Sadly, those initial month of sales are the most important. Wait a few months and it's about the same as not even buying it -- Disappears into the statistical background noise of all the other back-catalog titles.
Unfortunately everything in gamedev is designed to squeeze the most effort out of the least advantaged: From chips to memory to humans. The publisher makes nothing, they add no real value to the product. The work to make the product is done, so they leverage artificial scarcity to recoup their losses -- Killing studios if they overestimated ROI. Quality isn't their concert, and won't be until players don't rush to buy shit, and the artists / devs / testers are treated well.
The silly thing is: The game developers could just work directly for the players. They could say: Hey, we want to make this game, it'll cost $PRICE. They can negotiate payment up front, do the work, get paid, and then "give the game away" to the players (since the work has already been paid for) just like they do working under a publisher. No need for DRM because you have an unlimited monopoly over your work before you do it. Can't pirate what's not created, so don't create what's not paid for. This has the interesting advantage that you actually waste less time making shit that no one will pay for. It's the same money as working under a publisher, just without the publisher driving up the cost. Games are cheaper to buy for the consumers, and so you can charge a bit more for the development to meet in the middle. Alleviate some crunch.
The only problem is: Kickstarter. This idea is fucked. Instead of asking for the full amount up front that you actually need, you ask the public to pay for a small portion of the funds, and then waste a chunk of the money on giving them "perks". Does your mechanic throw in perks for working on your car? Why the fuck should the over-extended underfunded game devs who are crunching like mad for you have to throw in perks for working on games? Also, design is a process, so being locked into following Kickstarter promises would limit the feasibility of completing a game. Doom would have had remained single player with character select screen, and RPG elements instead of fast paced frenetic deathmatches. Quake would have been an overly ambitious MMO that fell short of budget and died. Halo would have remained a Real Time Strategy game instead of becoming the Killer App for a console. Portal2 wouldn't have had GLaDOS, Chell or portal guns, and would have had to be canceled since F-Stop and movable terrain didn't work as a sequel. Tetris wouldn't have even ever been a game: It would have been an AI sim for packing shipping crates.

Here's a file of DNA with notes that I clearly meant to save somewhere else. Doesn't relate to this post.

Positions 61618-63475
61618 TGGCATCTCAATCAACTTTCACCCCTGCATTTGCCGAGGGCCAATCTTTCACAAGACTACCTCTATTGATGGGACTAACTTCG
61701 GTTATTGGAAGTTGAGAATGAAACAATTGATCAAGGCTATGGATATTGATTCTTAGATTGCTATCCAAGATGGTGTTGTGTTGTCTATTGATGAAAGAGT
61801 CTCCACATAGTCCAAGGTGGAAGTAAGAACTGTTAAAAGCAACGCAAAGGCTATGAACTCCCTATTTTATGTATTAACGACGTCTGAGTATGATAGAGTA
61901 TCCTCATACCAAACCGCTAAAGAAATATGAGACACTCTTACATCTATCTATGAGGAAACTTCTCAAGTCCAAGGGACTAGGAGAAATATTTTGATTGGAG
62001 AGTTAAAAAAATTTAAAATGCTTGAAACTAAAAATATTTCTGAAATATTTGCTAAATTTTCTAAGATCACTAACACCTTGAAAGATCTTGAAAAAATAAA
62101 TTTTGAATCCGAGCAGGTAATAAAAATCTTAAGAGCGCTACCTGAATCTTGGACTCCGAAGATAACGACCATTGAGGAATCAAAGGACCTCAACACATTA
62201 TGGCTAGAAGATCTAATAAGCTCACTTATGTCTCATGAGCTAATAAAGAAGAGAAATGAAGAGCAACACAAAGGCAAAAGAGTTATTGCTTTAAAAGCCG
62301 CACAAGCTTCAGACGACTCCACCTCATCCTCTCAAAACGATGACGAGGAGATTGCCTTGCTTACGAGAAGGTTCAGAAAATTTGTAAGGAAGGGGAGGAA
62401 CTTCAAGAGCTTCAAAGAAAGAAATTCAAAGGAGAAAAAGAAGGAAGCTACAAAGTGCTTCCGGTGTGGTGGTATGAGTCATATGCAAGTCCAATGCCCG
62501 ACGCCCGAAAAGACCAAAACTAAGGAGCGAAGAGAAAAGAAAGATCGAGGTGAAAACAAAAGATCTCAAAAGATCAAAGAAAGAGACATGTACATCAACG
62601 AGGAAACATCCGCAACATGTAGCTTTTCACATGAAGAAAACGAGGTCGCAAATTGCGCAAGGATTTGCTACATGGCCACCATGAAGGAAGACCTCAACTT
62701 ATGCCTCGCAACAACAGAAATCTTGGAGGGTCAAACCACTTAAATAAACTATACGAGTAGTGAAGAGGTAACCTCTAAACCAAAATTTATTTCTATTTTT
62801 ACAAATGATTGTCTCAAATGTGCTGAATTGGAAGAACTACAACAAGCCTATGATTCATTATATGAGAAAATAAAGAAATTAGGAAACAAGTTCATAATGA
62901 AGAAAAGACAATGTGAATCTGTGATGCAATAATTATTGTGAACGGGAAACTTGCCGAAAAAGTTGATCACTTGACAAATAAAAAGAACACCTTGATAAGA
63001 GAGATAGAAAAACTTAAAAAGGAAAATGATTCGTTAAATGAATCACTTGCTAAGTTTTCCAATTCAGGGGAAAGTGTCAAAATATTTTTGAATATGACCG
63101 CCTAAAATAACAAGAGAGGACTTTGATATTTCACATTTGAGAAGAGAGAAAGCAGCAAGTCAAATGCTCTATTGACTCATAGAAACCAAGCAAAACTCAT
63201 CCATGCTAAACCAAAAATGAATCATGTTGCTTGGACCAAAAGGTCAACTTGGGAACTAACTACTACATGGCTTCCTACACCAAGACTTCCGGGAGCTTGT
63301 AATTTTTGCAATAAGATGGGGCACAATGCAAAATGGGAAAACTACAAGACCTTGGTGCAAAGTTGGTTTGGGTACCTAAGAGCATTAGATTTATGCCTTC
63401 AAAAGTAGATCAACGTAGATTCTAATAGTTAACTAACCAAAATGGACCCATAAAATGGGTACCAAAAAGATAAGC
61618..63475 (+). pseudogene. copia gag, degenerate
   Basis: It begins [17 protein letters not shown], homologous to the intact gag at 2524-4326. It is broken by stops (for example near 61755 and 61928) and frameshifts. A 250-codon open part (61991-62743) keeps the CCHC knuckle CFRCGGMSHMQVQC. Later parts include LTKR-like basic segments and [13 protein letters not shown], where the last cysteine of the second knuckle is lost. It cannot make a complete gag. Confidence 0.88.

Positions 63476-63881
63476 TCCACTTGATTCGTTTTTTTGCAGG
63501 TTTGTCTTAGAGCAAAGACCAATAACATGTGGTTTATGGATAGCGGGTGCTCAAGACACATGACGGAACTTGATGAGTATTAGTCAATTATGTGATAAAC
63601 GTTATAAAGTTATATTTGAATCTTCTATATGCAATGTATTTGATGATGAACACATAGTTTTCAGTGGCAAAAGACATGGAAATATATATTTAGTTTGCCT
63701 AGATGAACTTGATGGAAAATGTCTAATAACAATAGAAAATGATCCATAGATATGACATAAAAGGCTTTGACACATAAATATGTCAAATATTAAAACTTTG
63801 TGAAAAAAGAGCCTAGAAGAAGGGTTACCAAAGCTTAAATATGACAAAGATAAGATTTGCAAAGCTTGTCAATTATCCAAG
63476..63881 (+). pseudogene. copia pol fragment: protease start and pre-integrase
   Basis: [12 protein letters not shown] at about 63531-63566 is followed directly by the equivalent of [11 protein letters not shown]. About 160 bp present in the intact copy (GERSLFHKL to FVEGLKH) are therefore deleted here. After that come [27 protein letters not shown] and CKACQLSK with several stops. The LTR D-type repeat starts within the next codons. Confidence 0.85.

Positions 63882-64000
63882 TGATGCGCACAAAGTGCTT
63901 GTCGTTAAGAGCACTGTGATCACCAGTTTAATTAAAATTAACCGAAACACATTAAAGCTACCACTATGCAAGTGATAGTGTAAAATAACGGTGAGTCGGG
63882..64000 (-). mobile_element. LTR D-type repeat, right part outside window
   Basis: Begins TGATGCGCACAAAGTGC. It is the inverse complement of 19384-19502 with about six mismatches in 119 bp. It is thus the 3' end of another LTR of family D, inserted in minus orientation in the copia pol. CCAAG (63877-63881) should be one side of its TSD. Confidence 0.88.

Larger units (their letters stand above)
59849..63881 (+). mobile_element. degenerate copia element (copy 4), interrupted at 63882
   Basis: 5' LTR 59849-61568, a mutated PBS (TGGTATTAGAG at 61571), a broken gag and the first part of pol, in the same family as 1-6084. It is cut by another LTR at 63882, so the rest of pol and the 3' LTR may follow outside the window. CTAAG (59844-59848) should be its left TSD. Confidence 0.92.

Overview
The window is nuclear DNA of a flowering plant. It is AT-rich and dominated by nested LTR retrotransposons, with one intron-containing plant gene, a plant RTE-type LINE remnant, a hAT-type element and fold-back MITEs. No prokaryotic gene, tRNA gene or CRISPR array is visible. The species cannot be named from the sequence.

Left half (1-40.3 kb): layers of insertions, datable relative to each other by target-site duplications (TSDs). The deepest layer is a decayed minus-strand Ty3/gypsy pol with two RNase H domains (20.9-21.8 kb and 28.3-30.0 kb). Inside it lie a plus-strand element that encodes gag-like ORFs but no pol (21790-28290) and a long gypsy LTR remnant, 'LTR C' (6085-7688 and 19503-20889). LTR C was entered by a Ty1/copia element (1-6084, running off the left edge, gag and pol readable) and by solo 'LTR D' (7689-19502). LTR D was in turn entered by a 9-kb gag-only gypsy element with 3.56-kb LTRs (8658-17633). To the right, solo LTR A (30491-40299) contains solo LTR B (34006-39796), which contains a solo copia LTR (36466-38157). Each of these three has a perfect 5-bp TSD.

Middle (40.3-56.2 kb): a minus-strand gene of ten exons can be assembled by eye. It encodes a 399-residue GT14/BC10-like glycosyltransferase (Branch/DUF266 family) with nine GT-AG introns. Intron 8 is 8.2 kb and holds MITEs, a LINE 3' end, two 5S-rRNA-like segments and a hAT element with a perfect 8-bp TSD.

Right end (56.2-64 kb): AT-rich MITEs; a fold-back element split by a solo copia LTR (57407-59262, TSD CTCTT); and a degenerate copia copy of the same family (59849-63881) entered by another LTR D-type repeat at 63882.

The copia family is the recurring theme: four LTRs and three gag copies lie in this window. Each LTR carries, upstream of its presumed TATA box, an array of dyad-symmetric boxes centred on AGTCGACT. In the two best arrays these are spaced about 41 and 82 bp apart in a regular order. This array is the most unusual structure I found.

Clearly, markets are changing. There needs to be some form of middle ground. You don't want DRM? Fund the damn development. Don't want to take that big of a risk in case the game fails? Do it in installments, and have devs show progress. Allow features to get cut and re-designed, because that's how games are made: None spring fully formed from the design documents, those just provide a hopeful direction to proceed in, but there's no telling where you end up, especially if the requirement is to be "entertaining".
The publishers are spending several times more on Advertising than game development! That $60 game? You could pay $30 directly to devs for it to be made, and they'd STILL have MORE budget than what the DRM happy Publishers are paying out for the game to actually be made.
Any economist not hanging their head in shame at the current state of the information industries is a fool, and the players buying $60 games with DRM on them instead of having free copies of every game ever made for everyone by simply having the community fund the gamedev are just as ridiculous. Can't really blame the latter though, gamedevs still choose to work for Publishers and all-or-nothing "Crowdfunding" shite like Kickstarter is only partial funding with a bunch of additional constraints and burdens -- thus when the games are made, they devs have to try to leverage artificial scarcity, DRM, etc. to monetize the work since they're only able to ask for part of the funds.
You don't like DRM? IT'S YOUR OWN DAMN FAULT IT EXISTS. Sorry, it is. We have the technology to obliterate need for such artificial scarcity. We can get paid to do work once, like every other labor market. Folks like me want to end piracy by applying the FLOSS model to Gamedev, but we're ahead of our time, so we can't quit our day-jobs, yet. Someday it'll happen though. Market forces tend towards efficiency.